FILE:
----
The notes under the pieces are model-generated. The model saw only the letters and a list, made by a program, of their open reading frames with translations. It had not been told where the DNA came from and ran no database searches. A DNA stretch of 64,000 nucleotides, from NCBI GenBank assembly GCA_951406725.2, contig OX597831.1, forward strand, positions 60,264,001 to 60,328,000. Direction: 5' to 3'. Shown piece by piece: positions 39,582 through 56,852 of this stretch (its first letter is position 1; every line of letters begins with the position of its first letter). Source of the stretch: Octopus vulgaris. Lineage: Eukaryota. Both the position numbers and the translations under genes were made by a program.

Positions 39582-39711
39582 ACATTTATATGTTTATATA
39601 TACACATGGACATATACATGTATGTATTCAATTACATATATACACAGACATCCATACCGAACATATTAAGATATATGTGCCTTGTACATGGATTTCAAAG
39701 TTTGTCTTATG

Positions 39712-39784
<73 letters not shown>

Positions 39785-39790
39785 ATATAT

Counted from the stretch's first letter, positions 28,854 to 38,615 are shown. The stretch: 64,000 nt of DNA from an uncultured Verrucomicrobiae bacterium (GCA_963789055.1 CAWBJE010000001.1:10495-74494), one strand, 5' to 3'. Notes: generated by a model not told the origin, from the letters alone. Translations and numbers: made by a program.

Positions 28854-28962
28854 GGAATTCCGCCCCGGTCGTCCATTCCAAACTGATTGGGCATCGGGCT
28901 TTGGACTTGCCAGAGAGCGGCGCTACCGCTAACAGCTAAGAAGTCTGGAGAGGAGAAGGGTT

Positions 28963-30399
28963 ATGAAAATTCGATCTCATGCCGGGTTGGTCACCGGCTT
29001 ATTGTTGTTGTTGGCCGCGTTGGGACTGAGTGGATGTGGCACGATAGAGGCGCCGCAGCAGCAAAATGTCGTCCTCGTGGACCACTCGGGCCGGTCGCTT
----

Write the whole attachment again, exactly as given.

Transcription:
The notes under the pieces are model-generated. The model saw only the letters and a list, made by a program, of their open reading frames with translations. It had not been told where the DNA came from and ran no database searches. A DNA stretch of 64,000 nucleotides, from NCBI GenBank assembly GCA_951406725.2, contig OX597831.1, forward strand, positions 60,264,001 to 60,328,000. Direction: 5' to 3'. Shown piece by piece: positions 39,582 through 56,852 of this stretch (its first letter is position 1; every line of letters begins with the position of its first letter). Source of the stretch: Octopus vulgaris. Lineage: Eukaryota. Both the position numbers and the translations under genes were made by a program.

Positions 39582-39711
39582 ACATTTATATGTTTATATA
39601 TACACATGGACATATACATGTATGTATTCAATTACATATATACACAGACATCCATACCGAACATATTAAGATATATGTGCCTTGTACATGGATTTCAAAG
39701 TTTGTCTTATG

Positions 39712-39784
<73 letters not shown>

Positions 39785-39790
39785 ATATAT

Counted from the stretch's first letter, positions 28,854 to 38,615 are shown. The stretch: 64,000 nt of DNA from an uncultured Verrucomicrobiae bacterium (GCA_963789055.1 CAWBJE010000001.1:10495-74494), one strand, 5' to 3'. Notes: generated by a model not told the origin, from the letters alone. Translations and numbers: made by a program.

Positions 28854-28962
28854 GGAATTCCGCCCCGGTCGTCCATTCCAAACTGATTGGGCATCGGGCT
28901 TTGGACTTGCCAGAGAGCGGCGCTACCGCTAACAGCTAAGAAGTCTGGAGAGGAGAAGGGTT

Positions 28963-30399
28963 ATGAAAATTCGATCTCATGCCGGGTTGGTCACCGGCTT
29001 ATTGTTGTTGTTGGCCGCGTTGGGACTGAGTGGATGTGGCACGATAGAGGCGCCGCAGCAGCAAAATGTCGTCCTCGTGGACCACTCGGGCCGGTCGCTT